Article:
Whether the transfer is made to another person or to an ILIT, if you are transferring an existing policy and you die within 3 years of the date of the transfer the policy, the IRS wins and you lose. Your policy proceeds are pulled back into your estate for federal estate tax purposes and for Oregon inheritance tax purposes as if you had remained owner of the policy. As a closely held business owner you will remain subject to the three-year rule with respect to a group policy after assigning your rights to an ILIT if the business retains ownership rights.
Designation of Beneficiaries- Have You Checked or Updated Your Beneficiary Designation Lately?
A Will controls the disposition of life insurance proceeds only if the estate is the designated beneficiary. Otherwise, the beneficiary designation in the policy will control. The beneficiary designation in the policy should be consistent with your Will or Trust and meet your estate planning goals.
I Cannot Own the Policy, But I Still Have to Pay the Premiums?
Yes, you will have to pay the premiums, but not to the insurer. You should not continue to make premium payments directly to the insurance company after transferring a policy to an ILIT. Payments must be made to the ILIT trustee, who will exercise Crummy powers, before making payments to the insurer. Some insurance policies contain provisions that dividends or cash value can be used to pay premiums. When dividends or cash value are used to pay premiums, they are not treated as gifts to the ILIT and may eliminate the need for exercise of a Crummy power. Don’t worry about Crummy powers, if you go the ILIT route your estate planner will explain how it is about a court case, not a description of the quality of the power.
I Don’t Want to Use My Personal Funds to Pay Life Insurance Premiums for a Policy I Don’t Own, Can I Fund The Premiums with My Business Interest?
You may provide funding for the ILIT by selling all or a portion of your business interest to the trustee. This is usually accomplished by a recapitalization of the business with voting and nonvoting shares. As the business owner you would retain control through retention of the voting shares with the non-voting shares being transferred to the ILIT. This strategy has the double benefit of reducing the value of your estate, while providing distributions from the business to pay the insurance premiums.
I Get It – I Have to Give Up Control to Save Taxes and Make Sure the Policy Proceeds Go to My Family and Not the IRS
To be certain to minimize taxes, make a transfer and take the life insurance proceeds out of your estate, give up control and do not retain any “incidents of ownership”. Changing or naming beneficiaries, borrowing against the policy, surrendering, converting or canceling the policy, paying premiums or selecting payment options are all considered “incidents of ownership” which will draw the policy proceeds back into your estate when you die. While life insurance policies, if set up correctly, can be an excellent way to pass assets tax free to your beneficiaries, to be certain of avoiding having the proceeds included in your estate, you must give up control. For example, give up “incidents of ownership” using an ILIT. Once the ILIT is established and funded the terms of the ILIT cannot be changed. Further, you cannot be the trustee of the ILIT or the person who controls the policy.
Is It Worth the Effort? Yes. 4 Taxes Saved So the Money Goes to Your Family.
Creating an ILIT requires following strict rules and forces you to maintain a system to pay the premiums annually while avoiding gift taxes. Once you have established an ILIT, the trustee of the ILIT will be the owner of the policy and the beneficiary will be the ILIT. The transfer of ownership is irrevocable and you will not be able to borrow on the existing life insurance policy or else it will be considered a part of your taxable estate upon your death.
Funds will have to be transferred into an ILIT bank account run by the trustee with a tax payer identification number for the ILIT to pay the initial premium for the purchase of the life insurance policy and to fund the annual premium payment each year with further gifts. The transfer of funds to an ILIT may trigger a gift tax and require you to use a portion of your lifetime gift exclusion. If the amount needed to pay the annual premium is significant, then the ILIT may be set up as a Crummy Trust where you gift money to the trust for the benefit of the beneficiaries, which are usually your children or spouse, with the idea that the beneficiaries will benefit from the proceeds at your death. However, in order to make the gifts non-taxable when you gift money to the ILIT, notice has to be provided to the beneficiaries and the beneficiaries allowed a reasonable time, usually 30 days, to take the gift out of the trust or let the right to remove the gift lapse and the trustee can then pay the life insurance premiums.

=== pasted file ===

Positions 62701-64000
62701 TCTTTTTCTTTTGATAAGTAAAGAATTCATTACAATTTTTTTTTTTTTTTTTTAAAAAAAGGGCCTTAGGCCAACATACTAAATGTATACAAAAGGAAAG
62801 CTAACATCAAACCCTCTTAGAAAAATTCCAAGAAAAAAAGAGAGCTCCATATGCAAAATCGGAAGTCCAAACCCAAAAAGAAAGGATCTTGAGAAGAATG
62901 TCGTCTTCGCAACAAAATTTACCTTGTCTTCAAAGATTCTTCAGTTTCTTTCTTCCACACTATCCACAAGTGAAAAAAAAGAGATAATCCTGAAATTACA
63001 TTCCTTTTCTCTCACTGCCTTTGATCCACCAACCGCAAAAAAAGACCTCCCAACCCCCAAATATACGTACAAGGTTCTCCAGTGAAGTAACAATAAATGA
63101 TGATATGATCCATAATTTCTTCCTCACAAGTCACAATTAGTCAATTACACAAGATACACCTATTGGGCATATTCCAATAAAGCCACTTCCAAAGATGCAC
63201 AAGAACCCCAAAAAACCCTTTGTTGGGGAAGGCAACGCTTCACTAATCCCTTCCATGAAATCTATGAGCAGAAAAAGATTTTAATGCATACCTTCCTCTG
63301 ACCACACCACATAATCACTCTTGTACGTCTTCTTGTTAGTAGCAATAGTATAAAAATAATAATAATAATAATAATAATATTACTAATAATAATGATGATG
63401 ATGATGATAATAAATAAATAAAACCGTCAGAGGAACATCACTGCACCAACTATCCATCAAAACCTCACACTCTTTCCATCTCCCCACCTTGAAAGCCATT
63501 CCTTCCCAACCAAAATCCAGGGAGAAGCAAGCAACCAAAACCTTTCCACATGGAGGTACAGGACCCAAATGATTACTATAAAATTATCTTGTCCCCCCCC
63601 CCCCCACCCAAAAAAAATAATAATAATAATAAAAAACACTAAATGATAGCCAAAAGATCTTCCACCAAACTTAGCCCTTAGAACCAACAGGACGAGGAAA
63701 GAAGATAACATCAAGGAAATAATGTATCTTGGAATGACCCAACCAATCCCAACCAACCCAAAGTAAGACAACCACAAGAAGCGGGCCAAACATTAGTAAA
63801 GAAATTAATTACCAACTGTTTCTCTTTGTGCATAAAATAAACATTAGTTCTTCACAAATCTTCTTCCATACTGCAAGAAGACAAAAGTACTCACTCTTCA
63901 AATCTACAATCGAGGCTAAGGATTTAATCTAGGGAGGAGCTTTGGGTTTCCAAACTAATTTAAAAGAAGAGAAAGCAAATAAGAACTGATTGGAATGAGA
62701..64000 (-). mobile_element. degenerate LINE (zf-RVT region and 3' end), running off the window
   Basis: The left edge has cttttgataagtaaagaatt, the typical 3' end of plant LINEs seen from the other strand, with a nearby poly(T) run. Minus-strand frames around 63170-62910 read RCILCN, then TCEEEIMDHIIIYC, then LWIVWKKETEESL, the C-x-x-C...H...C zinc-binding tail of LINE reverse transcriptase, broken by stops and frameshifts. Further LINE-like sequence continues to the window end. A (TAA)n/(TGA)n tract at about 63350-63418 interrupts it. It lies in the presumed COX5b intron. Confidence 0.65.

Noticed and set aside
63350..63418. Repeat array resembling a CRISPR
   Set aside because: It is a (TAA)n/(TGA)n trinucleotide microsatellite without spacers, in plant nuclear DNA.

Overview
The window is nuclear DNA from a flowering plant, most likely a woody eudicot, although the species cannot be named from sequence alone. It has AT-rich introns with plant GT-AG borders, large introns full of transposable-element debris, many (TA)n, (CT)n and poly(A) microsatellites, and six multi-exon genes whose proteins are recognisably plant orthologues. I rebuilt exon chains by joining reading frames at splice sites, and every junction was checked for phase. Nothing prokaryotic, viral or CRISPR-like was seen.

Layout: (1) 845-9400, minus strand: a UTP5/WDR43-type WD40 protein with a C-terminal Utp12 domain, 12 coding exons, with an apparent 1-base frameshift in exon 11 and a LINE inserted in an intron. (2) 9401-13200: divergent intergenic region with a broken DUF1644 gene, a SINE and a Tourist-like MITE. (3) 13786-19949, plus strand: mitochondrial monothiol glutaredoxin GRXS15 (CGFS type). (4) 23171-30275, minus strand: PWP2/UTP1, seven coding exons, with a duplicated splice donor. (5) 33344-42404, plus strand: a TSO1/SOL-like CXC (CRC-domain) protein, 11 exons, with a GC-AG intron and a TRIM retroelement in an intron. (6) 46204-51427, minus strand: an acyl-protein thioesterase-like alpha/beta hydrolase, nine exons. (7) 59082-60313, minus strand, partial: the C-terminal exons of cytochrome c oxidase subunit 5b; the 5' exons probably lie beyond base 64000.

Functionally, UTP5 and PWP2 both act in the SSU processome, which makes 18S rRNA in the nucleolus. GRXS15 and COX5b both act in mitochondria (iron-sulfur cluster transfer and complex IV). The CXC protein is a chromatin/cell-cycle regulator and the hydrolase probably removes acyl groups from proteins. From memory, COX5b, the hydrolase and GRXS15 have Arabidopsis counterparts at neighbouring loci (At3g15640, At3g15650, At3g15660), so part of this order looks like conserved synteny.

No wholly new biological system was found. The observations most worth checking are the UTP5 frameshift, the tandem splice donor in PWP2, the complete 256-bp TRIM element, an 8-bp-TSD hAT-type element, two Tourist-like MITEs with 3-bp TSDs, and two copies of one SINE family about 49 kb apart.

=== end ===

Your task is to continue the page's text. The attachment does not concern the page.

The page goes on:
While this is a lot of work it can save you 40% federal estate tax and 10-16% Oregon inheritance tax, avoid gift tax, and freeze values of assets used to obtain the cash to fund the ILIT. The large potential tax savings reward the effort by the business owner required to comply with the ILIT tax rules.
What Happens if I Still Owe Estate Taxes When I Move On?
As part of your ILIT trust document, the trustee should be required to first pay estate taxes due, state inheritance taxes due, and any other expenses out of the proceeds. To the extent that there are funds remaining after expenses and taxes are paid, those will be distributed to the beneficiaries of the trust according to the terms of the trust instrument.
Planning With Life Insurance Can Save You Big- Use a Professional to Make Sure It Is Done Right
This chapter has only addressed some of the issues which can be resolved using life insurance to attack the strain of lack of income, and payment of estate and gift taxes. Only an estate planning professional can help you determine the appropriate type of insurance for your particular needs and which planning techniques are appropriate for your situation. As with planning for retirement benefits, insurance planning and business succession planning require close cooperation between your financial consultant and your estate planning attorney.
Russ Pike is an engaging speaker, author, and passionate estate and elder law attorney. Russ is known for understanding his client’s needs and explaining complex areas of the law in a way that non-lawyers understand. Russ helps his clients by providing strategies and plans that will not only minimize taxes and protect assets, but will also ensure that wealth is transferred to the person intended. Russ works closely with families to minimize the occurrence of those situations you have heard about where family members are at each other’s’ throats over their inheritance. Russ is the author of two books, “Estate Planning for the Not Yet Wealthy” and “I Wasn’t Ready Yet! Survivor’s Guide to Handling a Loved One’s Estate.”
If you would like to learn more about the planning options available to you, pick up the phone and give Russ a call at 503-888-0952 to schedule a free consultation. During the consultation, which usually cost $295, you will have all your questions answered and receive at least one actionable strategy that you can implement.